The village of Hotnitsa is part of Veliko Tarnovo municipality in the central part of Northern Bulgaria. It is situated some 14 km northeast from the municipal center.
The vicinity of the village is a kind of archaeological phenomenon. More than 70 archaeological sites from prehistory, antiquity and the Middle ages are recorded in the surroundings (for 56.50 sq. km). The prehistoric settlements are numerous : 6 Neolithic, 1 Chalcolitic tell-site, 2 thin-layered Chalcolitic settlements and 12 sites from the Bronze and Iron Ages (Илчева 2000, 17).
The Chalcolithic tell is located on 1200 m and 40° from the center of the village (the Community center building ).
The late Neolithic tell-site of Hotnitsa (according to Bulgarian periodization – Chalkolithic) is situated on 1.5 km northeast from the village of Hotnitsa, Veliko Tarnovo municipality, Central Northern Bulgaria. The tell belongs to the eastern Balkan Chalkolithic cultural group of Early Copper age Boian-Polyanitsa cultures and the Late Copper age Kodzhedermen-Gumelnitsa-Karanovo VI culture group and so contains materials from the entire V-th millennium BC.
The site was first recorded by Nikola Angelov (archaeologist from the Veliko Tarnovo museum) in 1956 during his field surveys in the region. Because of the agricultural activities, a cultural layer was penetrated and that had necessitated the archaeological survey. Excavations were conducted between 1956 and 1959. During that time Angelov revealed 21 houses – all of them burnt – with fully preserved inventory and some containing human skeleton remains inside. The killed people in the houses, according to Angelov, are an indicator for a sudden assault on the settlement which brought to end not only this tell-site, but of the entire Chalkolithic “civilization” in the region.
Some results from Angelov’s excavations were published in just three articles (1958, 1959 and 1961) in Bulgarian and cover just three aspects – the result of the first year excavations, the famous Hotnitsa golden treasure, and “the bone figurines workshop”. All other aspects of the entire first building level are still unpublished.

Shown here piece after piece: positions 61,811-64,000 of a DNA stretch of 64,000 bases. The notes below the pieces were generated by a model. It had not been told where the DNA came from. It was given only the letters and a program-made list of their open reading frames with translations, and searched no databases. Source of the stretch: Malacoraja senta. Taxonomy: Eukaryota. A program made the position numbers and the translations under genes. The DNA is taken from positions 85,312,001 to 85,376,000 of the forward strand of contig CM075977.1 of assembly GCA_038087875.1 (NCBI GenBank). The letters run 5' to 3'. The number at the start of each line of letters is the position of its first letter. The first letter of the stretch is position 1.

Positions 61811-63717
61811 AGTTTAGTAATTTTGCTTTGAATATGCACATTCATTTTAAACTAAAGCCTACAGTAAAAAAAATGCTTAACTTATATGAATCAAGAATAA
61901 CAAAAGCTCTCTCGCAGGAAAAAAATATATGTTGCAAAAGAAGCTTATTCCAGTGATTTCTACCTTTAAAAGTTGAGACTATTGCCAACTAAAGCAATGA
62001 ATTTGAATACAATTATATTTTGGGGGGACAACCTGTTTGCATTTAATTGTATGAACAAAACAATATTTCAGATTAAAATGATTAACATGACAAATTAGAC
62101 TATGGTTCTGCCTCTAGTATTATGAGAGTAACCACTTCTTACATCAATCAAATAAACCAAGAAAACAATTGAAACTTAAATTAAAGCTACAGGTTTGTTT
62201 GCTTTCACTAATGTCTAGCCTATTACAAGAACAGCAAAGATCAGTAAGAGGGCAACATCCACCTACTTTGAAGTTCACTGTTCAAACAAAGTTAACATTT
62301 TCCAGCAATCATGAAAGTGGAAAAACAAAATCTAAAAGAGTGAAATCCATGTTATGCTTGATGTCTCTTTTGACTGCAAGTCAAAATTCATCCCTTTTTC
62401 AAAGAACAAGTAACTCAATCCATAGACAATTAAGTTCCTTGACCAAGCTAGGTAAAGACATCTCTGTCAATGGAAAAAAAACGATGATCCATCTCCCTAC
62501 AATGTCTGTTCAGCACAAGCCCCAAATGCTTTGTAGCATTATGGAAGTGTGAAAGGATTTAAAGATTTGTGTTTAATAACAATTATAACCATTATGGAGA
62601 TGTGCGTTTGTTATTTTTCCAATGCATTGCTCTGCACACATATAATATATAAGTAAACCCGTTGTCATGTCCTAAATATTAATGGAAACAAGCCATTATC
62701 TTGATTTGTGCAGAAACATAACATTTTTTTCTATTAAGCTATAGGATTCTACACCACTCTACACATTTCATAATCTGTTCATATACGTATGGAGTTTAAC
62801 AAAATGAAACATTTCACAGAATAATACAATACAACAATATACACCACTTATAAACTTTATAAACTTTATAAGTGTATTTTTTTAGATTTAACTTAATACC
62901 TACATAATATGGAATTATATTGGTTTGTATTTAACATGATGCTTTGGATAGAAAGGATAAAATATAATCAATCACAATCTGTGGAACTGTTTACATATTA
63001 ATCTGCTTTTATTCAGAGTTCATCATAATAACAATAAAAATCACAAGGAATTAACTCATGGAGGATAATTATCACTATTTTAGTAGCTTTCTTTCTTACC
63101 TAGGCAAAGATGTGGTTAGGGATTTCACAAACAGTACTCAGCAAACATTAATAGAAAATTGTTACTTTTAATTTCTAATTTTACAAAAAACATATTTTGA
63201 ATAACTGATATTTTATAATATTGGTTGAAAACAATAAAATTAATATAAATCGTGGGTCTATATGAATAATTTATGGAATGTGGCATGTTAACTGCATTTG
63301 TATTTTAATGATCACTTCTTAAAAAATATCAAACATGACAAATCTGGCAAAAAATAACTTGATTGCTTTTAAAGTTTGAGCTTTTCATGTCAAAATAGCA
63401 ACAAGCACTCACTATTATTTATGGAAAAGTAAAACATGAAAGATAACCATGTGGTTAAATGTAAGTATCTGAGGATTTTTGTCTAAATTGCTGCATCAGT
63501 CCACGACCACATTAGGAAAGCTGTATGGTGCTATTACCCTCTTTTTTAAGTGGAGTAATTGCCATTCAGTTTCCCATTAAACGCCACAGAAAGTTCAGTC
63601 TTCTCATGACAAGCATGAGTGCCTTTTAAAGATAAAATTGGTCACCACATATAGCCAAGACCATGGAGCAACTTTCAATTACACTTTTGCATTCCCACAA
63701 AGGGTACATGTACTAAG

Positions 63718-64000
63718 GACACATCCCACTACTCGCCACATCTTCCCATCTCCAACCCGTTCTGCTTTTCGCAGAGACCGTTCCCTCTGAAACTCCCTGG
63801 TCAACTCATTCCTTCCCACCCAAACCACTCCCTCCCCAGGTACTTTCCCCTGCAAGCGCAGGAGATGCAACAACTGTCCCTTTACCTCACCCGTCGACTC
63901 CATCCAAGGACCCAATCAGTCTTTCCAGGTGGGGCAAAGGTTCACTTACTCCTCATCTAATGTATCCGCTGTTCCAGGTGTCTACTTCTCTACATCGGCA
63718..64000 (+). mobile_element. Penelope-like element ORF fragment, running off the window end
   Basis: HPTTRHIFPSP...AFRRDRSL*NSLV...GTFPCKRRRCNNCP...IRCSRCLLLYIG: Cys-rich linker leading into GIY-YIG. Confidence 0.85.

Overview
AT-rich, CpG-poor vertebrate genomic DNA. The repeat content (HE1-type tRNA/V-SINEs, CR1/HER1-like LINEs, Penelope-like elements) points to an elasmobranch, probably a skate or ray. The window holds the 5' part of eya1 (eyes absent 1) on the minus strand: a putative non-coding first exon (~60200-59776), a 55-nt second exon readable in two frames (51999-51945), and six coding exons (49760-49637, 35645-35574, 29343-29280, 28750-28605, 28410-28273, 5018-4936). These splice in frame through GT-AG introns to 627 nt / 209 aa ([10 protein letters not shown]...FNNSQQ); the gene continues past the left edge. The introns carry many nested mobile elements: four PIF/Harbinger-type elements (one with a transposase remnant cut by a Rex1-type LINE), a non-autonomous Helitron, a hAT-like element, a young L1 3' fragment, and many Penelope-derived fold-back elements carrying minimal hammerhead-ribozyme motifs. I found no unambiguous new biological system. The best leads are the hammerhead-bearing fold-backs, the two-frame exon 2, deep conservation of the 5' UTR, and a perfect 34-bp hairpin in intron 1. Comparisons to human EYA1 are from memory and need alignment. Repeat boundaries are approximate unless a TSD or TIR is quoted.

In the year 2000 on Hotnitsa tell-site an archaeological program of summer field-school of the first grade archaeology students of "St. st. Cyril and Methodius" University was initiated. So, 41 years after the surveys of Nikola Angelov, the excavations on the site were renewed.
The new expedition is a result of the cooperation between the Veliko Tarnovo University "St. st. Cyril and Methodius" (VTU) and the Regional museum of history – Veliko Tarnovo (RMH). During some seasons thousands of artifacts were unearthed. Having an organization for publishing them, logically we reached the materials, discovered by Angelov in the late fifties of 20th century. The majority of the finds are still unpublished.
Most of the artifacts were still packed, some of them not even washed, piled in the Prehistory repository of the RMH – Veliko Tarnovo. Thus we decided first to publish the materials from the old campaigns in a volume dedicated to the first explorer of Hotnitsa tell.
The work on the publication was heavily obstructed by the lack of any order in the storage of the materials and the severe conditions in the basement used as a museum repository for fifty years. Only after this first campaign did we manage to get in the full scale of the work that has to be done for publication. From the excavated 21 houses from the first level of the tell-site were collected thousands of artifacts of different nature. For the most part, they are completely unknown to science and the public. A very small portion of them were published by Angelov and exhibited at the museum.
The processing of such an amount of archaeological materials required hard and long work by the core team; moreover, all this was done without any financial or material resources. And when work seemed to be in a dead end came the support of White Levy Program. It gave the entire project a new foundation, providing the resources for a profound investigation. The publication project is directed by Dr. Alexander Chohadzhiev.
The repository chaos was gradually overtaken. The artifacts were grouped by types and houses and most of them were photographed and drawn. At the same time the archive of the excavator Nikola Angelov, though not quite detailed, was fully digitized and prepared for publication.